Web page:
Though today she is little known, Mary Church Terrell (1863-1954) was one of the most remarkable women of the late nineteenth and early twentieth centuries. Active in both the civil rights movement and the campaign for women’s suffrage, Terrell was a leading spokesperson for the National American Woman Suffrage Association, the first president of the National Association of Colored Women, and the first black woman appointed to the District of Columbia Board of Education and the American Association of University Women. She was also a charter member of the National Association for the Advancement of Colored People. In this autobiography, originally published in 1940, Terrell describes the important events and people in her life.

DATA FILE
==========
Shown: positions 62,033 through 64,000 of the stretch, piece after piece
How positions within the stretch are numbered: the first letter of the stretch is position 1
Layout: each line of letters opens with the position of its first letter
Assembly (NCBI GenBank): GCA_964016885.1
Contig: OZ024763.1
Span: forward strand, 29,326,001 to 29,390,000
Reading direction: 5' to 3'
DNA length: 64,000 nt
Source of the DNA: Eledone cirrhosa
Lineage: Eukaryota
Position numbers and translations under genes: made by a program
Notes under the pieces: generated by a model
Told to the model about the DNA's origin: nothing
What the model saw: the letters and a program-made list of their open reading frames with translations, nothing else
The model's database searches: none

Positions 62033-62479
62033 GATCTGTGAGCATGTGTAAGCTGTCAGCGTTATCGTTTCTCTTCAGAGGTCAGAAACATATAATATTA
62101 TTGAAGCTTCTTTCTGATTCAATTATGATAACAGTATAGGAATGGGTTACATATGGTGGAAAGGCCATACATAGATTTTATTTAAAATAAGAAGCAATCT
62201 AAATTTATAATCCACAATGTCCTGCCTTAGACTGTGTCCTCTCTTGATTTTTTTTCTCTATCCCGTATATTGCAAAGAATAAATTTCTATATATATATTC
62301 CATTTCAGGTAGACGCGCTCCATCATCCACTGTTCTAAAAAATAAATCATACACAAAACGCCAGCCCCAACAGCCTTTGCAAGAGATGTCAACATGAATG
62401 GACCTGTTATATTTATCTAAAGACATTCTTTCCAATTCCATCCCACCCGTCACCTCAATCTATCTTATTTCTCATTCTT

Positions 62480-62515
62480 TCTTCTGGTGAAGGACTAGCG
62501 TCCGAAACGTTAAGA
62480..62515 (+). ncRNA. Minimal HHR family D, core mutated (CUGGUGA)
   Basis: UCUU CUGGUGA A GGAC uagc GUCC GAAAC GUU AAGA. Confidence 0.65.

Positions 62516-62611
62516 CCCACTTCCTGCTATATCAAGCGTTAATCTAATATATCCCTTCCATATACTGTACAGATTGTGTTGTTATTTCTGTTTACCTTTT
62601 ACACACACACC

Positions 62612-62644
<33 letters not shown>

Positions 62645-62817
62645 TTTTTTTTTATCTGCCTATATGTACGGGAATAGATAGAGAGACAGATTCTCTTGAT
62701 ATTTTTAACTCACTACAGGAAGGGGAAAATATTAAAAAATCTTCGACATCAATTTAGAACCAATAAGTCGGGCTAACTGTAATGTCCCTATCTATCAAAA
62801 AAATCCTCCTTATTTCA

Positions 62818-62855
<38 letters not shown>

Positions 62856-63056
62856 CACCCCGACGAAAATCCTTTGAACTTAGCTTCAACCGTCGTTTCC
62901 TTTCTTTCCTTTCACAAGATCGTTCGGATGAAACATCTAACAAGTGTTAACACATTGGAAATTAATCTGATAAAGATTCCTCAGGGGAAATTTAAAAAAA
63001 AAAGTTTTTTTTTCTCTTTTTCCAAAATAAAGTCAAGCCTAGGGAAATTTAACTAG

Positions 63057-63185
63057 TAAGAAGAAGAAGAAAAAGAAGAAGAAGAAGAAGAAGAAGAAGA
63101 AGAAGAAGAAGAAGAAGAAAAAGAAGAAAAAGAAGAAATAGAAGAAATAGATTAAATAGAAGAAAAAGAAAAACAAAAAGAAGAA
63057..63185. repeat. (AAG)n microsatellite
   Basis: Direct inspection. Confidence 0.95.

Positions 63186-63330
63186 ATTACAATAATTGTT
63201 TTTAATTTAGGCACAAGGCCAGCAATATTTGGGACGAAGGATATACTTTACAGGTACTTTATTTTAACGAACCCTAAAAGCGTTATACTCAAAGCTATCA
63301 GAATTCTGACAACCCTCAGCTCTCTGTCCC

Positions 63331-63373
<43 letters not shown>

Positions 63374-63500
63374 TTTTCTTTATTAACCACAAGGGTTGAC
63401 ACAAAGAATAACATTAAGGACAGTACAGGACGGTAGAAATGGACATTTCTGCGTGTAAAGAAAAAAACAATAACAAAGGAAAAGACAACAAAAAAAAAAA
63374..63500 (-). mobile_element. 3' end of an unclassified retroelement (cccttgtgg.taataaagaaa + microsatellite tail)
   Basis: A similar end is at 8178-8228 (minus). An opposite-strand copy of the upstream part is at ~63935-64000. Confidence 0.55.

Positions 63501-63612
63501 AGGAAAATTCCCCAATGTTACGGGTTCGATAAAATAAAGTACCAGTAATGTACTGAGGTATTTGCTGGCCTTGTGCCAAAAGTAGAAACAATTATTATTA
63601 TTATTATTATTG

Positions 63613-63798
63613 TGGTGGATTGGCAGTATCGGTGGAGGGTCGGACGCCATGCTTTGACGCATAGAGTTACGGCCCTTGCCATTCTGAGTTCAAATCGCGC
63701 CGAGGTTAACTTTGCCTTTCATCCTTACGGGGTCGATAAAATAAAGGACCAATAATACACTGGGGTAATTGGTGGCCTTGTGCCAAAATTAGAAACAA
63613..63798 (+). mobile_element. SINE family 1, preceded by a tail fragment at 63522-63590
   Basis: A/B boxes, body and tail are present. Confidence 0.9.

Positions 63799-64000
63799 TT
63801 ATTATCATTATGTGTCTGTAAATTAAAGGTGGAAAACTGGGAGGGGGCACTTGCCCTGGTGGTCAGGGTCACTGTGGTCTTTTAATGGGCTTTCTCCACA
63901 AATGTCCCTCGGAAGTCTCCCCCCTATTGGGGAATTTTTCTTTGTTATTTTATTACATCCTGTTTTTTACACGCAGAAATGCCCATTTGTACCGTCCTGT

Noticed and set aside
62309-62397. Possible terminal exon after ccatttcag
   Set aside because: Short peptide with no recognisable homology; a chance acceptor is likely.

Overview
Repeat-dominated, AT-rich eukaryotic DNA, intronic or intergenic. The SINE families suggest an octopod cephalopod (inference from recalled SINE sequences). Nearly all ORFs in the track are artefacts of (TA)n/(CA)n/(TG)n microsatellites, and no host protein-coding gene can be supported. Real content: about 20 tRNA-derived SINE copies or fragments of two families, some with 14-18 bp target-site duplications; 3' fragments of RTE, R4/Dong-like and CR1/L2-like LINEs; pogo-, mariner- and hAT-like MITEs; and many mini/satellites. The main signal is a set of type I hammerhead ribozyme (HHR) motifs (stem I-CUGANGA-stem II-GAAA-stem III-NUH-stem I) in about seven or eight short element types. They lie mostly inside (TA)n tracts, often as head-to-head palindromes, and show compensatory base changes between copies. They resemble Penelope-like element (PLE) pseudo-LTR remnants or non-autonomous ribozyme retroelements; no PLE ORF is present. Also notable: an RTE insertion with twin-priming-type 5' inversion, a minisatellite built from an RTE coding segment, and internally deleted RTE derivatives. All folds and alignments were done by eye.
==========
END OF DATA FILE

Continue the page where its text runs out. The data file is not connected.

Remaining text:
Terrell began her career as a teacher, first at Wilberforce College and then at a high school in Washington, D.C., where she met her future husband, Robert Heberton Terrell. After marriage, the women’s suffrage movement attracted her interests and before long she became a prominent lecturer at both national and international forums on women’s rights. A gifted speaker, she went on to pursue a career on the lecture circuit for close to thirty years, delivering addresses on the critical social issues of the day, including segregation, lynching, women’s rights, the progress of black women, and various aspects of black history and culture. Her talents and many leadership positions brought her into close contact with influential black and white leaders, including Frederick Douglass, Booker T. Washington, Paul Laurence Dunbar, Robert Ingersoll, Elizabeth Cady Stanton, Susan B. Anthony, Jane Addams, and others.
With a new introduction by Debra Newman Ham, professor of history at Morgan State University, this new edition of Mary Church Terrell’s autobiography will be of interest to students and scholars of both women’s studies and African American history.